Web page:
Tackling unemployment among young Saudis will be one of the toughest challenges faced by the region's largest economy this year, according to an IMF official.
“For nationals unemployment is already high at around 12 per cent and the young population is still growing,” said Timothy Callen, the assistant director for the Middle East and Central Asia department at the IMF.
“The public sector has in the past been a very important source of employment for nationals but with fiscal adjustment, the opportunities for public sector employment will be much less going forward.”
He was speaking a day after the IMF published an update to its World Economic Outlook in which it downgraded its growth forecast for the kingdom to 0.4 per cent from its October prediction of 2 per cent. The main reason for that downgrade was the recently agreed oil production cuts among both Opec and non-Opec oil producers.
Despite the projected slowdown in overall economic growth in the kingdom, the IMF expects a pick up in the non-oil economy as confidence improves.
“We are expecting a pick up in non-oil growth – somewhere around 2 per cent which, while better than 2016, still needs more to sustain employment,” said Mr Callen.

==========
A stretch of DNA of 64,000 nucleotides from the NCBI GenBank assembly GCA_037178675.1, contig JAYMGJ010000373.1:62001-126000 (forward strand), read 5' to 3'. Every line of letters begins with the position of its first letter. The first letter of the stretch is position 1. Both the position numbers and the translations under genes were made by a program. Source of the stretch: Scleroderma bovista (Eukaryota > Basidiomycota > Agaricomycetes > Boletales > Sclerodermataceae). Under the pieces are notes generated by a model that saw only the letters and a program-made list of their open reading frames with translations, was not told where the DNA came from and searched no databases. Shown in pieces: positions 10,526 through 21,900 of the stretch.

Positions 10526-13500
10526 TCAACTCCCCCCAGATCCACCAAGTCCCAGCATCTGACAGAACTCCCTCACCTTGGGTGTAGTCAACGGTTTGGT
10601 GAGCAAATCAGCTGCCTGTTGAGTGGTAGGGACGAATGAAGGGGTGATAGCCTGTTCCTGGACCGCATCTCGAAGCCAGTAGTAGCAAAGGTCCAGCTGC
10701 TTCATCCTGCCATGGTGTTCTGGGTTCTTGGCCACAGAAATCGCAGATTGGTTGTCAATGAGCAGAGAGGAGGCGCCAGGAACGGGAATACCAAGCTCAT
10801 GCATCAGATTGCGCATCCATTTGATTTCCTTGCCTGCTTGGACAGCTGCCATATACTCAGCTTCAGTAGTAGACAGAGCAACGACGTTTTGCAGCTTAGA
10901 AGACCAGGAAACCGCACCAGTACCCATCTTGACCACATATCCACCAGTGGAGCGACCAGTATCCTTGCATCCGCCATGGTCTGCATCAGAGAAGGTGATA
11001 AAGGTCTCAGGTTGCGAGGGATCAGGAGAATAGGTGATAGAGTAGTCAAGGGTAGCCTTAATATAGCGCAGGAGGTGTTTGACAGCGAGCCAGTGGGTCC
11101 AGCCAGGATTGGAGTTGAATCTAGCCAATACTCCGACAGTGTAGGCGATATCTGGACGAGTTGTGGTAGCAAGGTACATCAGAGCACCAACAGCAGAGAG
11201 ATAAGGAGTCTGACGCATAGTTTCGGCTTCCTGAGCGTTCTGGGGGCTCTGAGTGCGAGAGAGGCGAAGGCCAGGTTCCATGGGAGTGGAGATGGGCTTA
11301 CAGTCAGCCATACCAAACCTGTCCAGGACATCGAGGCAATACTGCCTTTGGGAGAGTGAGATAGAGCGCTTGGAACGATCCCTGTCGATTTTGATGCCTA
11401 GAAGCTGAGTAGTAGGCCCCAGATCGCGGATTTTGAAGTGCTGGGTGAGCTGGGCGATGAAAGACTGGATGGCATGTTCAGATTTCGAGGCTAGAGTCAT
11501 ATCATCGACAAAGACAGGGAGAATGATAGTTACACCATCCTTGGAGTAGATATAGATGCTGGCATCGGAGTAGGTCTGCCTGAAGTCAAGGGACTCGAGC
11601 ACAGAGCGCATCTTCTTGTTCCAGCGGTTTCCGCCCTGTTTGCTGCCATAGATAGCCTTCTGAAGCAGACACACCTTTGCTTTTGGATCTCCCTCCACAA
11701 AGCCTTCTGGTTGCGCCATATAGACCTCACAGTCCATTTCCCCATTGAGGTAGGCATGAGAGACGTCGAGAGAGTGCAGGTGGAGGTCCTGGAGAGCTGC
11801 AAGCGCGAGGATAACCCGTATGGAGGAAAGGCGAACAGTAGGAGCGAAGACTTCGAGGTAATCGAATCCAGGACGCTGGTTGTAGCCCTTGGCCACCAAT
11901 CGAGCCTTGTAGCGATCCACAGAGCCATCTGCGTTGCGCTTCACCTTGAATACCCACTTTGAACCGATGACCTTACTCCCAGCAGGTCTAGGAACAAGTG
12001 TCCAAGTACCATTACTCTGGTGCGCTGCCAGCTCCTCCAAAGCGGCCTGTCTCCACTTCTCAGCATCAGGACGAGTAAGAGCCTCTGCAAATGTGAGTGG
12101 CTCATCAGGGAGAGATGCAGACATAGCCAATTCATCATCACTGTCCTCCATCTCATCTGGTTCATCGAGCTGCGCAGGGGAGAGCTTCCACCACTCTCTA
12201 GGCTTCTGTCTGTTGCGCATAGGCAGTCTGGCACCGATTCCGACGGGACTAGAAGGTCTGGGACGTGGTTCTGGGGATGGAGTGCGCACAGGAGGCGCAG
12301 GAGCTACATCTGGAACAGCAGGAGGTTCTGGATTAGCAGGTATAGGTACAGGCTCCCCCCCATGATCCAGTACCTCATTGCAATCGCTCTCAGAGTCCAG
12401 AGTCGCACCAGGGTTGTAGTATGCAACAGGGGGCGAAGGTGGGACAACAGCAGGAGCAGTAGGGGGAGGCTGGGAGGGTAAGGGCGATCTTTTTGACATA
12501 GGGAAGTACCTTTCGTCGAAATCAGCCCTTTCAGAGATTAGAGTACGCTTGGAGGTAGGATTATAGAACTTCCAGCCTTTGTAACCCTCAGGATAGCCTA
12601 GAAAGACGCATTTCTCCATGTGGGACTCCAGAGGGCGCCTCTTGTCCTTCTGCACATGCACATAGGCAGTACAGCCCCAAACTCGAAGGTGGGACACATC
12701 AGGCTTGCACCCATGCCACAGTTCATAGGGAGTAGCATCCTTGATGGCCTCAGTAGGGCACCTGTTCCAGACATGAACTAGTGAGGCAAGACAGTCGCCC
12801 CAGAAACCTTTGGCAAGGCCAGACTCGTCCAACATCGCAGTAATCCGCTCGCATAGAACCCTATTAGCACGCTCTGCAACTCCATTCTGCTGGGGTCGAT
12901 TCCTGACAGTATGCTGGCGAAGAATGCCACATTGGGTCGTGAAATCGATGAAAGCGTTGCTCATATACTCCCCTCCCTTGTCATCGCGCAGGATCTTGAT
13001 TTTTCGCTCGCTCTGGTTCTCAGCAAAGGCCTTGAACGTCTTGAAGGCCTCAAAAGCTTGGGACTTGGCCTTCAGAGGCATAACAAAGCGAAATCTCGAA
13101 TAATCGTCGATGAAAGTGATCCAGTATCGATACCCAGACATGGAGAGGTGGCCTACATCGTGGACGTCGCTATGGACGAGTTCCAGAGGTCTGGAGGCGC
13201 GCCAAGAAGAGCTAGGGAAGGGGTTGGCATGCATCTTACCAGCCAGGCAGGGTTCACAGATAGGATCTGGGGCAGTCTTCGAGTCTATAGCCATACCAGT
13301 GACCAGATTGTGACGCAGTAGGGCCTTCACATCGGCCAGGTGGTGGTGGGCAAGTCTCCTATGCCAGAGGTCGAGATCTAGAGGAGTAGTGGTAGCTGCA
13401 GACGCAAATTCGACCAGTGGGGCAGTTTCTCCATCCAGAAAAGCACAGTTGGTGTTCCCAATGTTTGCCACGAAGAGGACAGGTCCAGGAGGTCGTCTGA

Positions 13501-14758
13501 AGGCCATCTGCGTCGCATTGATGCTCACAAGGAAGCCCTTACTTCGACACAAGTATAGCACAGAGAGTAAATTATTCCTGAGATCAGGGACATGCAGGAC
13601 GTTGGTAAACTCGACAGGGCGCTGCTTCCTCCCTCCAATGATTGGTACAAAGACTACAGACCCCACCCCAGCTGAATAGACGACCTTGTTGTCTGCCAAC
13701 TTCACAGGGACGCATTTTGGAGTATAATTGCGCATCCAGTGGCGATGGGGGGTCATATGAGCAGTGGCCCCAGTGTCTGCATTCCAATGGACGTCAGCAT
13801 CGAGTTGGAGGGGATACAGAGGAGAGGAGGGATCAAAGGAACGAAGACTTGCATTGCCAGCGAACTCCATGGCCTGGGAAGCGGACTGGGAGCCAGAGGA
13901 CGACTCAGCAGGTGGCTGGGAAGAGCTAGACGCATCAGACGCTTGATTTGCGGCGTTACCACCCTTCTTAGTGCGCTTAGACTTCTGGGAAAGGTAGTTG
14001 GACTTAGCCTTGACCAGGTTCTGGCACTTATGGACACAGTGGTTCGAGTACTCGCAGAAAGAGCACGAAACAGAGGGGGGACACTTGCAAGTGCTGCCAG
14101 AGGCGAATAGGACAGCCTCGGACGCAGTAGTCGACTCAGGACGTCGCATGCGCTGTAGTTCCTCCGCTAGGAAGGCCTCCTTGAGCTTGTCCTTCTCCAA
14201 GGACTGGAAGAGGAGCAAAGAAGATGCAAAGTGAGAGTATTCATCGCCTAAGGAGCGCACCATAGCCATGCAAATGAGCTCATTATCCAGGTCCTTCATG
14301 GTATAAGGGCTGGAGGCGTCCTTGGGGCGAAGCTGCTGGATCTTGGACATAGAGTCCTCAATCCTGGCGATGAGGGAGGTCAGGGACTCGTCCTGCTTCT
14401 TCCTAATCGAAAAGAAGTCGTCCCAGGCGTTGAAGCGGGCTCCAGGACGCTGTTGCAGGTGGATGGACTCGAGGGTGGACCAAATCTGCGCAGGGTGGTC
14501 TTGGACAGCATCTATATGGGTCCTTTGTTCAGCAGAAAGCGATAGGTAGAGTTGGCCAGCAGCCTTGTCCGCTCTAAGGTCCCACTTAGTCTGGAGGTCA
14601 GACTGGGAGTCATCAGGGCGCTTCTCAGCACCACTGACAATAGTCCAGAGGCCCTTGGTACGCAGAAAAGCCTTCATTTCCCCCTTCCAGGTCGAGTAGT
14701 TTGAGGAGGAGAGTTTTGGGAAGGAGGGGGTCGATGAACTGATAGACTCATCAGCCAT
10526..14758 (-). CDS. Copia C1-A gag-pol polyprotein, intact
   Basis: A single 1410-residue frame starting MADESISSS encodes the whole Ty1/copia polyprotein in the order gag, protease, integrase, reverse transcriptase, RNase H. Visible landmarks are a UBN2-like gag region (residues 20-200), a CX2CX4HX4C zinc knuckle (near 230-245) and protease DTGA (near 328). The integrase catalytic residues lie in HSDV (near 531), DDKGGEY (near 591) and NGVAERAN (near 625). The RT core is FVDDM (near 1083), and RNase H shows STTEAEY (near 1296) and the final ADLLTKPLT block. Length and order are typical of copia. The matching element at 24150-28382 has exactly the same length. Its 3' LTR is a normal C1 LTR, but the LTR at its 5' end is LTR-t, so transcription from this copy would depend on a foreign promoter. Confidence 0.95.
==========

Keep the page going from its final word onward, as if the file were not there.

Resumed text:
“One big focus needs to be education and training where the government is already doing a lot of work.”
He said he expected the fiscal deficit in the kingdom this year to be less than 10 per cent of GDP.
Saudi Arabia is seeking to reduce its dependence on oil by investing in industries from renewable energy to manufacturing. It plans to borrow as much as US$15 billion this year on international debt markets to help to fund its spending plans, following last year’s $17.5bn sovereign bond sale.
Saudi Arabia’s Vision 2030 strategy is being driven by deputy crown prince Mohammed bin Salman and includes a plan to set up the world’s biggest sovereign wealth fund and to sell part of Saudi Aramco. The government has also raised the cost of fuel and plans to introduce new value added taxes and fees on expatriate employees.
Despite the projected slowdown in growth in the region’s largest economy, analysts do not anticipate a spillover effect in neighbouring countries.
“The economy of Saudi Arabia has been slowing down since 2016 hence the revised downward forecasts are not a surprise,” said John Sfakianakis, the director of economic research at Riyadh-based Gulf Research Centre. “Headline GDP for 2017 will be impacted by the oil sector which impacts real GDP. Real GDP in 2016 remained elevated due to the oil sector. The impact for the rest of the Gulf economies will be a bit of the same this year as 2016. I don’t see a significant negative impact above and beyond what we have seen in 2016.”
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